When I studied biotechnology at university, we discussed genetically modified (GM) products in quite a bit of detail alongside many of the ethical issues associated with these foods. One of our assignments was to write a 3,500 report to discuss the ethics of using gene technology. Initially I was indifferent on the matter, however after studying the subject in so much detail, I formed quite a strong personal opinion.
GM crops have their genetic information altered by changing the sequence contained within the DNA structure. The DNA is essentially the complex code that tells the organism how to function.
Over millions of years, DNA has been altered as a result of natural mutations from evolution. A mutation may occur in some offspring (be it bacteria, plant, animal and so on). If this mutation proves superior to the old genetic code, then the old code will become redundant and eventually the new code will take over.
Consider giraffes as a very basic example. A pack of giraffes with various length necks have survived in a particular location with both tall and short trees - the genetic code for long and short necks are both as effective as each other. Several of them move to a new location where there are only tall trees. The giraffes with short necks die off because they cannot feed themselves. The genetic code for long necks proves superior in this new environment.
Now natural evolution occurs over many, many, many lifetimes - we are talking thousands of years. It is a very slow process. With genetic modification technology, humans are able to implement changes on a large scale within a fraction of a lifetime.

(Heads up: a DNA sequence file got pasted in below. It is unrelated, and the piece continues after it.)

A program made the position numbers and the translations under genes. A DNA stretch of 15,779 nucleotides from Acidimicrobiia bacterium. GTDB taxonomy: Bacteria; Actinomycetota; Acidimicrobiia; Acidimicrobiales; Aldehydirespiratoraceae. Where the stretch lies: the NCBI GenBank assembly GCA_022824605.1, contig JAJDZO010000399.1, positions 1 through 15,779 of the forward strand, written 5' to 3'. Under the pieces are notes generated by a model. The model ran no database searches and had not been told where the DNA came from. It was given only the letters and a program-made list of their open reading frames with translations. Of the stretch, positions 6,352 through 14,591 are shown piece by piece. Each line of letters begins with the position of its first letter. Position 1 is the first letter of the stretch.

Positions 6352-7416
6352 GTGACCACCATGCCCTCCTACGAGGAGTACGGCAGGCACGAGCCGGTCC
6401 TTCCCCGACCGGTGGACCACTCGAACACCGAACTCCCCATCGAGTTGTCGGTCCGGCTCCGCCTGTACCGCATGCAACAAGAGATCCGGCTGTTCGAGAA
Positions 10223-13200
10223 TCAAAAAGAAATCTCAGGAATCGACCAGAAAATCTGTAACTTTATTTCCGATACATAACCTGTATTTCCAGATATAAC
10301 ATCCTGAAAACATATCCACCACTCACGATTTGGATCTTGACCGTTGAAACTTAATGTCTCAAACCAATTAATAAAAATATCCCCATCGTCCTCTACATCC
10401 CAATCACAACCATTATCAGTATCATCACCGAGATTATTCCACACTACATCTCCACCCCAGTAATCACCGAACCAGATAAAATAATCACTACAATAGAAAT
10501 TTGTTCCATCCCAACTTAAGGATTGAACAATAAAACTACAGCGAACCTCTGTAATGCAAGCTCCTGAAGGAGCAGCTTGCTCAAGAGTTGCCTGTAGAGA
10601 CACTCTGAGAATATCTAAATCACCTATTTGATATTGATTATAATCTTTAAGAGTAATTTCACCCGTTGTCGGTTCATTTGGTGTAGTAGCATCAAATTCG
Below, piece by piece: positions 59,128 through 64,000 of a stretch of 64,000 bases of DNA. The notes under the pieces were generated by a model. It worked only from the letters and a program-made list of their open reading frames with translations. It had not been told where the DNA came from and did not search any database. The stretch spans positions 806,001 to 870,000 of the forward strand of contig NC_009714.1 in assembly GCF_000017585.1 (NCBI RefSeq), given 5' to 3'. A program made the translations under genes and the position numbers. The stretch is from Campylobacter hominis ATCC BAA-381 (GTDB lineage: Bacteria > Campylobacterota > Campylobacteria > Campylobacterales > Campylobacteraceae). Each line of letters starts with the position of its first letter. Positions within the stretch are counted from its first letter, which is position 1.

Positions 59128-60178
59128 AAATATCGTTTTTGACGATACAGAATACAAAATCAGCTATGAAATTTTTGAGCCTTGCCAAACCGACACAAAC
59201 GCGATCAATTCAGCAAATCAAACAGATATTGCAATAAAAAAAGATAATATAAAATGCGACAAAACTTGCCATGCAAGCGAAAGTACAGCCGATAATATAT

The problem with this is that we cannot predict with 100% certainty the effects of the gene modification. If the DNA of a plant is altered, we do not know the long-term consequences of this on human beings, other animals and the environment. Don't get me wrong - a LOT of research and clinical trials are carried out before releasing genetically modified species into the wild - but how do we know that this will not result in problems 50 years down the track? Could our offspring be adversely affected? Human beings have naturally evolved to consume natural food, not to consume genetically modified food. We really do not know if there will be consequences because this is such a new technology. We also still know very little with regards to genetics.
Ultimately with this gene technology, I do believe that we are playing god. What should be a natural process is now slowly being taken control by human beings. This may or may not have serious consequences down the road.
There are several examples of seemingly good uses (at least in the short-term) of GM crops. For example "golden rice" has been introduced to provide extra nutrients to malnourished people in third world countries. This has resulted in an improvement in their diet, but again the long-term effects are yet to be fully understood.
There is no proof that genetically modified foods do cause cancer or other complications. There is also no proof that genetically modified foods do not cause cancer. There is A LOT of uncertainty on the subject.
So my opinion - avoid GM foods.
With respect to economics, it makes a lot of sense to study genetic engineering. If you can genetically engineer a crop to be resistant to a particular pest, then imagine how many dollars will be saved. Or, if you can GM a crop to grow all year round (rather than just summer), there are very obvious benefits to this too. Even imagine if you could engineer a plant to survive on 50% less water - how much better would Australian farmers cope during a drought?
Plus, with the increasing world population, it also makes sense to look for alternative ways to grow more food. A large portion of the world is starving and genetic modification may be a part of the solution to these problems.
But is it worth it? At our current level of technology, I don't think so. Personally I think that we are far too primitive as a species to even think about artificially altering the natural process of life. But of course, the above arguments also hold some very valid points.